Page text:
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December 16, 2014



I listen to AM radio mainly for live news and talk. In fact, late this afternoon I heard on KFI a National Weather Service flash flood warning for Torrance, where Jeff lives. I turned on KCBS TV to see several streets in Torrance under water, with many cars stranded.

I hope you weren't out driving around in this, Jeff.


I saw some deep water in the far right driving lanes, but I didn't get stranded.


I have nothing to back this up, but there's rumors going around the broadcast industry that Clear Channel is going to be getting out of the radio business and go strictly iHeartRadio. I normally don't pay attention to rumors, but when it comes to radio they're true quite often.
Notice how hard they've been pushing it on there stations lately?

Ok, so let's address a couple of issues. The cost of data? Very true, but how much does it cost an FM station to pump out 100,000W of power? Now add on ASCAP and BMI. That's some serious money. A lot more than data, for sure. Also you can add to the cost of keeping the transmitter and everything else going on top of data too as must station now stream.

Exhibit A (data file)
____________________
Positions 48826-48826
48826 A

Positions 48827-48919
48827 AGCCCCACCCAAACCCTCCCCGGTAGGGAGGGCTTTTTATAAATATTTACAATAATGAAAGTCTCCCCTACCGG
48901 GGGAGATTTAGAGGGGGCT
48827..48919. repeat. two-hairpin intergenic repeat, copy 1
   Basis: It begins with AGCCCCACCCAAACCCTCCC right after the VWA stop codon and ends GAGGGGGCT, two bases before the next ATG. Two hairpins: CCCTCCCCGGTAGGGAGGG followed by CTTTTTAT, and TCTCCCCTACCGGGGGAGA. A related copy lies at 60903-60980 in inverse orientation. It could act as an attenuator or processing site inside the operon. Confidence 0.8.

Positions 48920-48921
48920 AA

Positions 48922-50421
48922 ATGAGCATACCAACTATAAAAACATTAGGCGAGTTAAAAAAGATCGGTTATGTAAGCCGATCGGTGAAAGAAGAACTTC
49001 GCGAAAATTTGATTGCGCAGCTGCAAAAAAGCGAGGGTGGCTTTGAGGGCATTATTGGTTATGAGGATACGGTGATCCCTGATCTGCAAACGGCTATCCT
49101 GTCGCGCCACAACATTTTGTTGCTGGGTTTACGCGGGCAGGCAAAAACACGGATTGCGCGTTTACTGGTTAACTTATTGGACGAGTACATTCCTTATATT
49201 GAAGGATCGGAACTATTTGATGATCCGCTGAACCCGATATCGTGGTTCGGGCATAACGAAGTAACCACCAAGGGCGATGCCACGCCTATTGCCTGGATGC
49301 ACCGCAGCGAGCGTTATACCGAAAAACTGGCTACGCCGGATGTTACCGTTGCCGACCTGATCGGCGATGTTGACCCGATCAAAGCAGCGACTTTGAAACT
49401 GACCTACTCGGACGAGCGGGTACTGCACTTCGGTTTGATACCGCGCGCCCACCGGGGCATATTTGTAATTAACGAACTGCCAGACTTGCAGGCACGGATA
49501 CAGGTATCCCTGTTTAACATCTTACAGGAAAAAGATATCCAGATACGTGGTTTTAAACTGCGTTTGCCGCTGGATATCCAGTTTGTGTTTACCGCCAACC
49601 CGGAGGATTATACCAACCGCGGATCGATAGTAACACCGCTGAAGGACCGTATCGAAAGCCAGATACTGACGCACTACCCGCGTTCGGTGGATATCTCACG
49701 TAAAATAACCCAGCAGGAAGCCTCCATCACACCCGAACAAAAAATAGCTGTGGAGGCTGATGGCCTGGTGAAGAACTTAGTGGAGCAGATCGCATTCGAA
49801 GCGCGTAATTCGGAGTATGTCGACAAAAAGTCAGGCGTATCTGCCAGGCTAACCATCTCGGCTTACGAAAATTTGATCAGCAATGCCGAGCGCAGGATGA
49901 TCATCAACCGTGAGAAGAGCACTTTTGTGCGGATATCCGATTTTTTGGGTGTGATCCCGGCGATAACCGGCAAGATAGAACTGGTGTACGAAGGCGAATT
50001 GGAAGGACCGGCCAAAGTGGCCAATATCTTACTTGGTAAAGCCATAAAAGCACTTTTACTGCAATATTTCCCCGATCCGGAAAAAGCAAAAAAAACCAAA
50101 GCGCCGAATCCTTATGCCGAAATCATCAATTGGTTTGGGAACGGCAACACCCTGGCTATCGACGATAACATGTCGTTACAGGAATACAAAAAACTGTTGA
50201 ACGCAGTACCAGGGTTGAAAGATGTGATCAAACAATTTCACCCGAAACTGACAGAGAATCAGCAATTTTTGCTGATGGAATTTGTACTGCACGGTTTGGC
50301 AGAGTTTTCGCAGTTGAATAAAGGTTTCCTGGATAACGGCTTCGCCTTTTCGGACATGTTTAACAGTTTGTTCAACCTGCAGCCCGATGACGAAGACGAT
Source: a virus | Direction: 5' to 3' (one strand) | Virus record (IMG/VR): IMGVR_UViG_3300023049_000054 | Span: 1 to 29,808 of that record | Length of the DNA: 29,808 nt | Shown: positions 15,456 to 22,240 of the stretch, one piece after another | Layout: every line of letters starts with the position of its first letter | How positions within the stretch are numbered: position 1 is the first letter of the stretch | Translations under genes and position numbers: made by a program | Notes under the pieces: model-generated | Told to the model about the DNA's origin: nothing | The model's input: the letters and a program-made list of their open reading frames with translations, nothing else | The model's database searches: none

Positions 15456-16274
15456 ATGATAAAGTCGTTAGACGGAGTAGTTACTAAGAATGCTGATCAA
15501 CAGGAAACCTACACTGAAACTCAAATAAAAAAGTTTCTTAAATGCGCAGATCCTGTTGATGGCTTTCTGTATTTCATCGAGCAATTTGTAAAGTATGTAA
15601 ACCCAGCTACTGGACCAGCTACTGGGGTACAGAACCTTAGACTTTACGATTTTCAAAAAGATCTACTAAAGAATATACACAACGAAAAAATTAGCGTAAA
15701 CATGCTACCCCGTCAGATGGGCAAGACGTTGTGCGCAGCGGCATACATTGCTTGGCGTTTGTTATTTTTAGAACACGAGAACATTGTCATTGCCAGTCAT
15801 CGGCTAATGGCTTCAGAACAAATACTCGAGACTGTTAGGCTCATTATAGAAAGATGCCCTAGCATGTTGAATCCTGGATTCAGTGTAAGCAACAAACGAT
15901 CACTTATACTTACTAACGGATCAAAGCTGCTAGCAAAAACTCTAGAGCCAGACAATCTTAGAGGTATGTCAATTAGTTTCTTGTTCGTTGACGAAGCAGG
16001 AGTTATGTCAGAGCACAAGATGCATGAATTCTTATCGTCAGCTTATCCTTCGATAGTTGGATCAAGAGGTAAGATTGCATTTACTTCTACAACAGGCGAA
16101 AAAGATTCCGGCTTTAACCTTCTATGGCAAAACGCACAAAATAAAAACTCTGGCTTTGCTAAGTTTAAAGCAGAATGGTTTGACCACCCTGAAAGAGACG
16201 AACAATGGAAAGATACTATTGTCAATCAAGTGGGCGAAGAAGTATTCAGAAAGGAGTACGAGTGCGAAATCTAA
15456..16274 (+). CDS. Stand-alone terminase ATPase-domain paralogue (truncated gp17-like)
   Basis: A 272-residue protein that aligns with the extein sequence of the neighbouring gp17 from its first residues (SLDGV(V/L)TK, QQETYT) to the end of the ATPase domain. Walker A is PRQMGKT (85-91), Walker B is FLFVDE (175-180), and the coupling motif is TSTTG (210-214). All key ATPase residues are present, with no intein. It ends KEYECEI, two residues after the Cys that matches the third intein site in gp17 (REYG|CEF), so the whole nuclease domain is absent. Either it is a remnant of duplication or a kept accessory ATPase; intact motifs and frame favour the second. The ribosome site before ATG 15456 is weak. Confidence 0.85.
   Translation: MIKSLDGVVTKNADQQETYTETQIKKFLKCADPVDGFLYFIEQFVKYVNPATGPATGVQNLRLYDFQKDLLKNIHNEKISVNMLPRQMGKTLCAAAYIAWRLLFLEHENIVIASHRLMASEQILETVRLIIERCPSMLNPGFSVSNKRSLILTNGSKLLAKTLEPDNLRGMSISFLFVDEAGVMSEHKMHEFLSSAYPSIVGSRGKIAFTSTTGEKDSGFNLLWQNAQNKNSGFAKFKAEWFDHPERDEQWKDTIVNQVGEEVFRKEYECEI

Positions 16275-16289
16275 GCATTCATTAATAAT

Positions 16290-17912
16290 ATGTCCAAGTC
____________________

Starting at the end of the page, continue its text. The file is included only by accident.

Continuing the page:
FCC content regulations. This is 2014, yet people still can't speak with the language we actually use over the airwaves. In fact it's more restrictive now than it was 20 years ago. There's a reason the top TV shows are from cable channels now instead of the old broadcast networks. Radio is no different.
Content: Music? There is no need for music radio at this point at all. What passes for airplay now is far behind the curve, so it's not like you're going to be exposed to anything new. Talk? Mostly the same thing going out over hundreds (if not thousands in some cases) of stations. Local content is few and far between, so why bother with transmitting nationwide feeds over the air? It's not like we are still restricted to just whatever stations are in our aria anymore.

Radio may very well survive, but if they don't make some serious adjustments is going to become pure novelty.
When TV started coming in radio adapted and transformed into something new to stay relevant. The days of The Lone Ranger over the radio were gone. Now that there's something else to contend with it seems as if they think the same old same old will see them through for some reason.

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